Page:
Turning Helsinki into a fortified city

The construction of Viapori, or the current Suomenlinna fortress, was perhaps the largest building project ever undertaken in the Swedish Empire. The transformation of Helsinki into a fortress city was also a desperate attempt by Sweden to regain its position as a great power which it lost in the Great Northern War (1700–1721) and to prevent Russia’s continued westward expansion. Viapori became an important naval base, it boosted the economy of Helsinki and the whole of Uusimaa, and also became a kind of cradle of civilization. The tragic surrender during the Finnish War in 1808 is still being talked about.

In the Treaty of Nystad after the Great Northern War (1721), Sweden lost many important fortified cities such as Tallinn, Narva, Tartu, Nevanlinna (Nyenskans or Nyenschantz, on the ruins of which Saint Petersburg was built), Käkisalmi (Priozersk) and Vyborg. Peter the Great, the Tsar of Russia, made his country one of the great powers and also a coastal state of the Baltic Sea. The new capital, Saint Petersburg, was founded on the ruins of the Swedish Nevanlinna. After the founding of Saint Petersburg, Russia sought to continue its westward expansion and conquer more territories from Sweden, as the new capital was still dangerously close to the Swedish border.

Meanwhile, Sweden attempted to remedy the situation by building the fortresses of Hamina and Lappeenranta to secure the new border and by trying and yet failing to recapture the lost territories in the Russo-Swedish War or the War of the Hats (1741–1743). In the Treaty of Åbo (1743), which ended this war, the new fortified cities of Lappeenranta and Hamina were also lost. The Kymijoki River now marked the border between Sweden and Russia. The “Hats”, as the aggressive political party was called in Sweden at the time, had suffered a significant loss of prestige, and the wiser line seemed to be the policy of those called the “Caps”: defensiveness, retaining good relations with Russia and forming alliances with strong states.

Sweden decided to try to defend its borders with ever larger fortifications. A decision to build the new central fortress in Helsinki was made after having considered Hanko and Hämeenlinna as possible alternative locations. The relative proximity of Helsinki to the border and the city’s good port and ability to service the fortress were the decisive factors, however. The building effort was made possible by a treaty of alliance with France and substantial financial support. The fortress project was led by Swedish officer Augustin Ehrensvärd, who became the driving force behind the fortress for a long time.

The fortress was built on a group of islands off the coast of Helsinki known as the Susiluodot. A key idea with the placement of the fortress was that the islands would effectively block the entrance to the port of Helsinki. The plan included surrounding the City of Helsinki itself with protective walls, but money ran out. This had fatal consequences later on, as by capturing the city the enemy was not only able to supply itself but also to fire at the fortress. In addition, capturing the island of Vallisaari, seen in the lower right corner of the image, would give the enemy a direct line of fire to Viapori.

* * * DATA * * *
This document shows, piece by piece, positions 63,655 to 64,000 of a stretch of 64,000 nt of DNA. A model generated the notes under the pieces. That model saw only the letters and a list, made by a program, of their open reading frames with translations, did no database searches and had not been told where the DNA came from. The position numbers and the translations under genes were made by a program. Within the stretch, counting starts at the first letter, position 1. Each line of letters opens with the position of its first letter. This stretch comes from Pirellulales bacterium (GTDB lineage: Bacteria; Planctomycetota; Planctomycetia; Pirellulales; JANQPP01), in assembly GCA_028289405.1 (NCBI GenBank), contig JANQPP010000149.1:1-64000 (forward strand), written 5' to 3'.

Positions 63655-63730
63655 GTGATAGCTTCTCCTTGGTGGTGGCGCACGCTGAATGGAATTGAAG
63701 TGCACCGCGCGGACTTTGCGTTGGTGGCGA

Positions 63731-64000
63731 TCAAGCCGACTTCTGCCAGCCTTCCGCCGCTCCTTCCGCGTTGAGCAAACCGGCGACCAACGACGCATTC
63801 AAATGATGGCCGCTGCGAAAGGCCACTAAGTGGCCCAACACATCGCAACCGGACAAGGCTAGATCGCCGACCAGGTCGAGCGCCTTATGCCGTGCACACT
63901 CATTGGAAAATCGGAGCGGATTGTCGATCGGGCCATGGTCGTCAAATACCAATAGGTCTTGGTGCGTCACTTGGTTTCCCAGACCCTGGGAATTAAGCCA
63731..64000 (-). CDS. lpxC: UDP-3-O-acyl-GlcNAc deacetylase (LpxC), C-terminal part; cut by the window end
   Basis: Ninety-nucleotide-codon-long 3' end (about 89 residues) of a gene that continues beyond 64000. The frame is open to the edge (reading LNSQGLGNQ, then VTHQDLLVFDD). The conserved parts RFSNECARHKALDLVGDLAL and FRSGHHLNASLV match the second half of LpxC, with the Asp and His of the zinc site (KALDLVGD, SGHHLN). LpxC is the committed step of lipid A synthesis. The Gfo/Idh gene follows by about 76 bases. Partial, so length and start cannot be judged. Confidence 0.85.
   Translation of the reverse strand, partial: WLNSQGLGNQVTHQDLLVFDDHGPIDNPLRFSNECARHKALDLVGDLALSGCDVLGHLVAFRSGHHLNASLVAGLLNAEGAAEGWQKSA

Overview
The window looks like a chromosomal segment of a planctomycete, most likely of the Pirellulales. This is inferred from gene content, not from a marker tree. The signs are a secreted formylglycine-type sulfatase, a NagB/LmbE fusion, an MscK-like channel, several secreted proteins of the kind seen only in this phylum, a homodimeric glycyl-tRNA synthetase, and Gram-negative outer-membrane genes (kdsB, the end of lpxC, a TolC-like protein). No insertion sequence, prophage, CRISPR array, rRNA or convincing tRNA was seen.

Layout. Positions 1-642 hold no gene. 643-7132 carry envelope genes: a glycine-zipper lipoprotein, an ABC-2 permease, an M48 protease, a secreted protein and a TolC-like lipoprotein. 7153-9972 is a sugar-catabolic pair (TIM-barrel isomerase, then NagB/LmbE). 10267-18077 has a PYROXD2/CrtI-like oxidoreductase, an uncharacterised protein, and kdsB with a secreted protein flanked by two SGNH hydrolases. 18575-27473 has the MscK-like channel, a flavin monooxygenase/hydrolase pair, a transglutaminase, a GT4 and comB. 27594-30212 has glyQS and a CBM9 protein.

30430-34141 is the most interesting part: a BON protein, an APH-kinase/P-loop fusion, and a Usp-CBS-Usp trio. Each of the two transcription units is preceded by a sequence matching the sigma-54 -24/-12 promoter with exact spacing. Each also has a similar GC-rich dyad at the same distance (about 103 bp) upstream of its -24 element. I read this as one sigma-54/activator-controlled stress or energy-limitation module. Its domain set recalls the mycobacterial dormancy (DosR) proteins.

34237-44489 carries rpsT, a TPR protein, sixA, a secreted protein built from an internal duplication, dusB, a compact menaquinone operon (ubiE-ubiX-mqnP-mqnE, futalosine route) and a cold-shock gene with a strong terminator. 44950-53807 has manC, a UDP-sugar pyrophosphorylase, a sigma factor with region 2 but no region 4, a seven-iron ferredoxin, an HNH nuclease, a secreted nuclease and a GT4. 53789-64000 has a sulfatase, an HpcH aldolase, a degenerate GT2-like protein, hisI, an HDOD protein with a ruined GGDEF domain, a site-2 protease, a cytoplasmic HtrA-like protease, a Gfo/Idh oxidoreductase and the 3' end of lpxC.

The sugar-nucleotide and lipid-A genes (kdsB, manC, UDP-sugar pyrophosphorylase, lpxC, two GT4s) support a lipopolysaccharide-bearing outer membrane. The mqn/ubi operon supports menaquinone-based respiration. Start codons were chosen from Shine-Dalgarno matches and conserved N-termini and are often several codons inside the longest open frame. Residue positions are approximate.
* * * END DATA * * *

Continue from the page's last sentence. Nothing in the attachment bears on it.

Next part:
Perhaps the most important feature of the fortress was built in the middle of the islands: a large dry dock. It was a basin that could be pumped dry to repair and build ships in the shelter of the fortress. During Swedish rule, Viapori was above all an important naval base. It also acted as a depot fortress, which was intended to serve as an assembly point for troops, especially during a war.

The islands were surrounded by hollow stone walls that were several metres thick. It was possible to place artillery, soldiers’ quarters, shelters and storerooms on top of the walls. The walls were built as a star-shaped bastion fort. This shape allows firing parallel to the walls instead of just outwards as in a circular or square fortress. Barracks were also built inside the fortress, many of which are still in residential use.

The fortifications were built not only by professional soldiers, but also by hired craftsmen, tenement soldiers (i.e. conscripts from the countryside) and prisoners. The conditions were often poor, and it is estimated that many more soldiers died during the building of the fortress than in all the battles fought there combined. The main cause of death were diseases, but accidents also took place.

Attention was also paid to the external appearance of the fortress: it had to look magnificent. Famous examples of this approach are the Great Courtyard on the island of Susisaari and the King’s Gate on the island of Kustaanmiekka. It was a considerable building project, and the arrival of thousands of builders and soldiers created a small new town on the islands of Helsinki, offering a wide range of services to the soldiers. The population of Helsinki also increased, and the city’s economy grew. The city’s population nearly tripled in fifty years.